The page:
On Nov. 2, Ithaca residents will head to local polls to cast their ballots for Common Council seats.
There are eight candidates vying for slots in Ithaca’s five wards. Cornell University encompasses wards three, four and five. Students can look here for an interactive map used to identify their ward and local polling locations.
Polls will be open from 6 a.m to 9 p.m. on election day. Voters in the Fourth Ward can cast their ballot at the Ithaca Town Hall on 215 North Tioga St. downtown. Early voting began Oct. 23, giving New York State residents the opportunity to vote at two county voting sites before election day.
The Fourth Ward, which includes part of West Campus and all of Collegetown, has one seat up for election. Patrick Mehler ’23 fills the other seat, after winning a special election in October. Mehler’s term will end in December 2022, when a special election will be held for Ithaca’s Fourth Ward vacancy.
Two candidates are vying for seats in the Fourth Ward — George DeFendini ’22 and contracting-company owner Alejandro Santana. DeFendini’s campaign is run on providing equitable housing for all, especially college students in Collegetown, whereas Santana’s platform centers on maintaining the local economy when Cornell is not in session.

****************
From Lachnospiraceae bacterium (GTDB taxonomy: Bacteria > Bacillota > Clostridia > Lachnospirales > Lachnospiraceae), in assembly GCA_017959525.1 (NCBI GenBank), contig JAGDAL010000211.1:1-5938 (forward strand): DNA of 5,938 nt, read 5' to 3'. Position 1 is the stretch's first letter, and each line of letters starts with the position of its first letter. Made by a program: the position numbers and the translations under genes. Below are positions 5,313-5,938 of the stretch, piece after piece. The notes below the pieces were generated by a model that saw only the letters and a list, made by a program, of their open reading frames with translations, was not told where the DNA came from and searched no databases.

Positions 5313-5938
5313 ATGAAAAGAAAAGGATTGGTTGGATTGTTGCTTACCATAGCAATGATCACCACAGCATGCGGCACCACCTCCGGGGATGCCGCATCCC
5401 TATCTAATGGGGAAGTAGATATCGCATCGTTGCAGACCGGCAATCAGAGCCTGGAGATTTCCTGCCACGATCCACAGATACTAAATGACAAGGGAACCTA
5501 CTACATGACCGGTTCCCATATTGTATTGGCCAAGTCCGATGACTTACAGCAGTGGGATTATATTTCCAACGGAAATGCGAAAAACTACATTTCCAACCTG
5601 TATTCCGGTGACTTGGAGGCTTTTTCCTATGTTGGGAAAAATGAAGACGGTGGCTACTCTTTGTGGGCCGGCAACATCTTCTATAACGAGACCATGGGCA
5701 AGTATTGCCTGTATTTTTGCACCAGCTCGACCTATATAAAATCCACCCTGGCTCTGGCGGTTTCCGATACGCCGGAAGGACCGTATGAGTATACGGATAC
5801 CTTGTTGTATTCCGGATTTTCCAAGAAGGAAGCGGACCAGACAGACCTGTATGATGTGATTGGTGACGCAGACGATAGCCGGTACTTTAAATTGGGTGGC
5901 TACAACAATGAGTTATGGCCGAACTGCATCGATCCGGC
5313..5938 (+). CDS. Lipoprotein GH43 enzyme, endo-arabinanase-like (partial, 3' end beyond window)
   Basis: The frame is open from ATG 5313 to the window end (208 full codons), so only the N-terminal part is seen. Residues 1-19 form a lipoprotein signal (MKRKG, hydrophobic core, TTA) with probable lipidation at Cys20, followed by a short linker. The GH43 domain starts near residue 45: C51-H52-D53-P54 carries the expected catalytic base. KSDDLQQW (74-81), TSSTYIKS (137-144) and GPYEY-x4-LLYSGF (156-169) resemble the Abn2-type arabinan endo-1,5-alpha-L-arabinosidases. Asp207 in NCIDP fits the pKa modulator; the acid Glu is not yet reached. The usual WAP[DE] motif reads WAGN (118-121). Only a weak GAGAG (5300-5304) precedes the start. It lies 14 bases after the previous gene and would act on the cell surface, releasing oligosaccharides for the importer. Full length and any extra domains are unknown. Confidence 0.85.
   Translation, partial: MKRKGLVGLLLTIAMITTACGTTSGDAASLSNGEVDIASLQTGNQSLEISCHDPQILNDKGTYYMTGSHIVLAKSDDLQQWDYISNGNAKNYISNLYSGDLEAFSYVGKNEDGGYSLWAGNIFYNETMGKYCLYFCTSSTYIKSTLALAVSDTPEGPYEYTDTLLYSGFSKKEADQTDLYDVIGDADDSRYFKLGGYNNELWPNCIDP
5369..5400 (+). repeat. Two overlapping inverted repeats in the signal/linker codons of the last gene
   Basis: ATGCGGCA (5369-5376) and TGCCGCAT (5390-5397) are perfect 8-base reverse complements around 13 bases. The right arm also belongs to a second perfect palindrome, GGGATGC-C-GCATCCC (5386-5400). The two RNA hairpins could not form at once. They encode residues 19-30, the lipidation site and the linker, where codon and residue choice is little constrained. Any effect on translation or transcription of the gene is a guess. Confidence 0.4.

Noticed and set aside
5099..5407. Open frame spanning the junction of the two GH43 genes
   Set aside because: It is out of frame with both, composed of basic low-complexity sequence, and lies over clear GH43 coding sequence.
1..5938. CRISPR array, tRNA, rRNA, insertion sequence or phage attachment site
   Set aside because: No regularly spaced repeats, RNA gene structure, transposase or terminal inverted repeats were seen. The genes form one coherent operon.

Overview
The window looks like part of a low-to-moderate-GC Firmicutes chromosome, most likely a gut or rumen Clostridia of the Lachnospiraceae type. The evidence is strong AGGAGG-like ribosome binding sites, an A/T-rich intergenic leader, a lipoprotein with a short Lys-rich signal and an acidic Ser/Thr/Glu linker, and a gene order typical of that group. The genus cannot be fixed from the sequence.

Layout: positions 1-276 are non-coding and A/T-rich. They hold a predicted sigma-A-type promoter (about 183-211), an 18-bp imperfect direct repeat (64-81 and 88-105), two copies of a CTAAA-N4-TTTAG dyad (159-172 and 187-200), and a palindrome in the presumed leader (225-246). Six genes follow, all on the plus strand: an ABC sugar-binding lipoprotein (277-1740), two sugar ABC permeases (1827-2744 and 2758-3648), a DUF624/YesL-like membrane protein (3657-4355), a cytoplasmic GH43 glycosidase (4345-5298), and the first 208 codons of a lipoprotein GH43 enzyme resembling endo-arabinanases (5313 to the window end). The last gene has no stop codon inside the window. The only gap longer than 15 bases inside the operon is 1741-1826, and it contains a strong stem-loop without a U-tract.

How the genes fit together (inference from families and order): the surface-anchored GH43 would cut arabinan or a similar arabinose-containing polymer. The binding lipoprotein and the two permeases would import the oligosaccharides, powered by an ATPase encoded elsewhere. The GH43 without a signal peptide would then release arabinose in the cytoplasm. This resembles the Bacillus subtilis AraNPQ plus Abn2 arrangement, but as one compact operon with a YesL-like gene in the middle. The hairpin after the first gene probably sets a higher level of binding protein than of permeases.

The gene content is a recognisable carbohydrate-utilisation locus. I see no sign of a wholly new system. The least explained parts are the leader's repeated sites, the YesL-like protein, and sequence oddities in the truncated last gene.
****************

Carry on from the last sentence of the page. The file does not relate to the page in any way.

Robert Cantelmo grad is also in the race for a Common Council seat in the Fifth Ward. His platform focuses on public safety, climate change and housing issues. Cantelmo is a Ph.D. student in Cornell’s government department.
Common Council members, also known as alderpersons, serve for four-year terms, during which they attend Common Council meetings and work with their constituents to enact their campaign promises.
DeFendini is running on the Solidarity Slate, which has received endorsements from numerous local organizations, including the Democratic Socialists of America, Ithaca Tenants Union and Cornell Progressives. According to their website, the Solidarity Slate of candidates focus on “systemic racial justice, improving housing quality and access, and engaging and assembling the community to make decisions together.”
Phoebe Brown (Ward 2) and Maddie Halpert (Ward 1), who replaced Niya Foster after she ended her campaign in early June, are also candidates on the slate.
Here’s a full list of candidates and their respective wards:
- Ward 1
- Cynthia Brock
- Maddie Halpert
- Ward 2
- Phoebe Brown
- Rick Murray
- Ward 3
- Jeffrey Barken
- Ward 4
- George DeFendini ’22
- Alejandro Santana
- Ward 5
- Robert Cantelmo grad
Correction, Nov. 2, 1:30 p.m.: A previous version of this story misstated election day polling locations. This post has since been updated.